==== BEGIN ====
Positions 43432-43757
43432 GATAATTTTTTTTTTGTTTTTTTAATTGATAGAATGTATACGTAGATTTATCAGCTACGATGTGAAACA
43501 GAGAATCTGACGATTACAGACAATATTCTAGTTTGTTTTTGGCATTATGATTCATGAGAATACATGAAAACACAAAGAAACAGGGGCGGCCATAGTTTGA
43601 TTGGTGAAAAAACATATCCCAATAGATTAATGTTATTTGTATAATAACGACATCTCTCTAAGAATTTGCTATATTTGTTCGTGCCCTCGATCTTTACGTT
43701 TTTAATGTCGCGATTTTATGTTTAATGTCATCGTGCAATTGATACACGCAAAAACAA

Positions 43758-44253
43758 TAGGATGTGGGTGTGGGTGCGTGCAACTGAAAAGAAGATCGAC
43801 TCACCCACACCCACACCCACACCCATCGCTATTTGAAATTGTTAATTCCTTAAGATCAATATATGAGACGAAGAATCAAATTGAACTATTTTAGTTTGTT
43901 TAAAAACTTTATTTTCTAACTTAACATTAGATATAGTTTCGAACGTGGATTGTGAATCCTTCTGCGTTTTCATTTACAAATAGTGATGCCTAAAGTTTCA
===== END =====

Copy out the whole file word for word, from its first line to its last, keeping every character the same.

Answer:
Positions 43432-43757
43432 GATAATTTTTTTTTTGTTTTTTTAATTGATAGAATGTATACGTAGATTTATCAGCTACGATGTGAAACA
43501 GAGAATCTGACGATTACAGACAATATTCTAGTTTGTTTTTGGCATTATGATTCATGAGAATACATGAAAACACAAAGAAACAGGGGCGGCCATAGTTTGA
43601 TTGGTGAAAAAACATATCCCAATAGATTAATGTTATTTGTATAATAACGACATCTCTCTAAGAATTTGCTATATTTGTTCGTGCCCTCGATCTTTACGTT
43701 TTTAATGTCGCGATTTTATGTTTAATGTCATCGTGCAATTGATACACGCAAAAACAA

Positions 43758-44253
43758 TAGGATGTGGGTGTGGGTGCGTGCAACTGAAAAGAAGATCGAC
43801 TCACCCACACCCACACCCACACCCATCGCTATTTGAAATTGTTAATTCCTTAAGATCAATATATGAGACGAAGAATCAAATTGAACTATTTTAGTTTGTT
43901 TAAAAACTTTATTTTCTAACTTAACATTAGATATAGTTTCGAACGTGGATTGTGAATCCTTCTGCGTTTTCATTTACAAATAGTGATGCCTAAAGTTTCA